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Video transcript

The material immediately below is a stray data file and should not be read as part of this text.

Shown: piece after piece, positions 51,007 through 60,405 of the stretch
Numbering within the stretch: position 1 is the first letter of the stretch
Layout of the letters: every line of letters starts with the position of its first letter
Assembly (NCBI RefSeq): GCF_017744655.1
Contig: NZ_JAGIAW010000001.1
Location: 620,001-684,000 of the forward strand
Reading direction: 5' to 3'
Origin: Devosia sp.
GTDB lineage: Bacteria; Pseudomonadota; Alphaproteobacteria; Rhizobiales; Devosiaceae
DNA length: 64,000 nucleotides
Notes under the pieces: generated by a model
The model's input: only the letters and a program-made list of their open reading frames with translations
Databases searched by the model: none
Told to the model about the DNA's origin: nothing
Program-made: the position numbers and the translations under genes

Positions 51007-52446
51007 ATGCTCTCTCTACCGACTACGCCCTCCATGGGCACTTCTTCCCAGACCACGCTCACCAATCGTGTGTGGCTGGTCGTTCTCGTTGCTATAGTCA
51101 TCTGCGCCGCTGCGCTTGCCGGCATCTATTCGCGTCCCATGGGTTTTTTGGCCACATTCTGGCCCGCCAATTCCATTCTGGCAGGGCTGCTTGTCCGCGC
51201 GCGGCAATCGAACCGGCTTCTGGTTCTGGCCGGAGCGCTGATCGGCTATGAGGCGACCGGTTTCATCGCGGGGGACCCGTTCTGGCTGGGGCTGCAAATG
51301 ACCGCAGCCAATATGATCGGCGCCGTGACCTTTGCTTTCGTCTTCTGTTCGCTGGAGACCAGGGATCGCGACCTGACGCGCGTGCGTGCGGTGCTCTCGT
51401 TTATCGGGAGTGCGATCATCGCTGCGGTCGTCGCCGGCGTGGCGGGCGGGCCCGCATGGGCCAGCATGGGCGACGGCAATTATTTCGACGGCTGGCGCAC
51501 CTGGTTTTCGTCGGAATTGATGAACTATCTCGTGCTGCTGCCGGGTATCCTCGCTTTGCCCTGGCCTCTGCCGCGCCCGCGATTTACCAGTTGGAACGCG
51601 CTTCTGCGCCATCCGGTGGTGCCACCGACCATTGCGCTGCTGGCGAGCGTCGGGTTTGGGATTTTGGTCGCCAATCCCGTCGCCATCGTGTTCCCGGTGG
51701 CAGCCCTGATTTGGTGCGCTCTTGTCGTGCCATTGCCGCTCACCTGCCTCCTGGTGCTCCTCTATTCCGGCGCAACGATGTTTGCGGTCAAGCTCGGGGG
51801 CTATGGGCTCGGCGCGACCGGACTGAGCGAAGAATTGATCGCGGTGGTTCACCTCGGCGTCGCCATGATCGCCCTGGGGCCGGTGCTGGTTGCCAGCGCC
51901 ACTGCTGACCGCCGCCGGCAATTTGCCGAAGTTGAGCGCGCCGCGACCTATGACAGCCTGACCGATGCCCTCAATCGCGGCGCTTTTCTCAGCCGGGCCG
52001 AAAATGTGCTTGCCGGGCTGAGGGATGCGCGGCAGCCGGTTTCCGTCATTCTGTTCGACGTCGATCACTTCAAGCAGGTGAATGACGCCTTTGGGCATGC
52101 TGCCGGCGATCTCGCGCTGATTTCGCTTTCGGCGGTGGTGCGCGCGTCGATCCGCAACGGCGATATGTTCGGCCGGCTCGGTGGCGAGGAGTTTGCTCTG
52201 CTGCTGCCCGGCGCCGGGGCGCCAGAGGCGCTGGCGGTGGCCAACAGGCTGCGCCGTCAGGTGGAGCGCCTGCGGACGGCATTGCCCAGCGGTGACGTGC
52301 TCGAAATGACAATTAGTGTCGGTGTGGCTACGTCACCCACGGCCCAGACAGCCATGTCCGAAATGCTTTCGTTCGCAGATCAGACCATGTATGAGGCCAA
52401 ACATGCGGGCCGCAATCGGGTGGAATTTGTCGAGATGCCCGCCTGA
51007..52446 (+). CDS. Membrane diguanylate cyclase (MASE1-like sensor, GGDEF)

- [Instructor] Let's review calculating confidence intervals for proportions. So let's say I have a population, and I care about some proportion. Let's say I care about the proportion of folks that are left-handed. I don't know what that is, and so I take a sample of size n, and then from that sample, I can calculate a sample proportion. That's why I put that little hat on top of it. It's a sample proportion that's estimating our true proportion. Now I wanna construct a confidence interval, but before I go down the path, I need to actually set up my conditions for inference, make sure that I meet them. And we've done this many times. So the first condition for inference is the random condition. I need to feel good that this is truly a random sample from the population. The second one is often known as the normal condition, and that's the condition that hey, in order to feel like the sampling distribution for the sample proportions is roughly normal, n times our sample proportion should be greater than or equal to 10 and n times one minus our sample proportion should be greater than or equal to 10. We've seen that multiple times before. And then the third one is the independence condition, and there's two ways to meet this. Either the individual observations in our sample should be done with replacement or if it's not done with replacement, we can feel pretty confident about this if our sample size is no more than 10% of the size of the entire population. But let's say that we meet these conditions for inference, what do we do? Well we come up, we set up a confidence level, confidence level, for our confidence interval that we're about to construct. And let's say we said it was a 95% confidence level. That would mean that 95% of the time that we went through this exercise, the confidence interval that we get would actually overlap with the true population proportion. And 95% is actually a fairly typical one. But from that confidence level, you can calculate a critical value. And the way that you do that, you just look up in a z-table, and once again all of this is review. You would say hey how many standard deviations above and below the mean of a normal distribution would you need to go in order to get say 95%, that confidence level of the distribution. And now we're ready to calculate the confidence interval, confidence interval. It is going to be equal to our sample proportion plus or minus our critical value, our critical value, times the standard deviation of the sampling distribution of the sample proportion. Now there is a way to calculate this exactly if we knew what p is. If we knew what p is, this would be the square root of p times one minus p over n. But if we knew what p is, then we wouldn't even have to do this business of constructing confidence intervals. So instead, we estimate this. We say look, an estimate of the standard deviation of the sampling distribution, often known as the standard error, an estimate of this is going to be the square root of, instead of the true population parameter, we could use the sample proportion. So p hat times one minus p hat, all of that over n. Now the whole reason why I did this, this is covered in much more detail and much slower in other videos, is to see the parallels between this and a situation when we're constructing a two-sample confidence interval or z-interval for a difference between proportions. What am I talking about? Well let's say that you have two different populations. So this is the first population, and it has some true proportion of the folks that let's say are left-handed, and then there's another population. So let's call that p two. You know maybe this is freshmen in your high school or college and maybe this is sophomores, so two different populations, and you wanna see if there's a difference between the proportion that are left-handed, say. And so what you could do, just like we've done here, is for each of these populations, you'll take a sample here, we'll call that n one, and then from that sample you calculate a sample proportion, let's call that p one. And then from this second population, we do the same thing. This is n two. Notice n one and n two do not have to be the same sample size. That's a common misconception when doing these things. These could be different sample sizes. And then from that sample, you calculate the sample proportion. Now after you do that, you would wanna check your conditions for inference. And it turns out that the conditions for inference would be exactly the same. Do both of these samples meet the random condition? Do both of these samples meet the normal condition? And do both of these samples meet the independence condition? And if both samples meet these conditions for inference, then we would have to calculate our critical value. And you would do it the exact same way. I'll just write it down again. So first, you need to check all of these. Then you would take your confidence level, confidence level, and from that get a critical z. And then you're ready to say what your confidence interval's going to be. So your confidence, confidence interval, interval for p one minus p two, so it's the confidence interval for the difference between these true population proportions. That is going to be equal to the difference between your sample proportions, so p hat one minus p hat two, p hat two, plus or minus, plus or minus your critical value right over here times the standard deviation of the sampling distribution of the difference between the sample proportions. So it would be p hat one minus p hat two. And so we already know how to calculate this, how to calculate this, how to calculate this. How do we calculate that? Well I will just give you the formula first, but then we just have to appreciate that this just comes outta the properties of standard deviations and variances that we have studied in the past. So the standard deviation of the sampling distribution of the difference between the sample proportions, it is a mouthful, this is going to be approximately equal to, approximately equal to the square root of p hat one times one minus p hat one over n one, over n one, plus, plus, p hat two times one minus p hat two over n two. And then you put that there. You have constructed your confidence interval. And once again how would you interpret that? Well let's say your confidence level is 90%, and from that you're able to construct this confidence interval. That would mean that 90% of the time that you go through this exercise, your confidence interval would overlap with the true difference between these population parameters, the true difference between these population proportions. Now where did this thing come from? Well you might notice some similarities here. This part over here is an estimate or it's approximately equal to the variance of the sampling distribution of the sample proportion for our first population. And then this right over here once again is approximately going to be equal to the variance of the sampling distribution for the sample proportions for this population, for p two. How did I know that? Well look if this is approximately the standard deviation, you square that, you approximately get the variance. And so the big takeaway is, is that the variance for the sampling distribution of the difference is just the sum of the variances of each of those sampling distributions. That's a lotta big mouthful and I know it can get confusing, but hopefully that makes sense. And that's where this formula comes from, and so it's really not that much more to remember. In the next few videos we're gonna do many more examples, both looking at these conditions and calculating confidence intervals and critical values.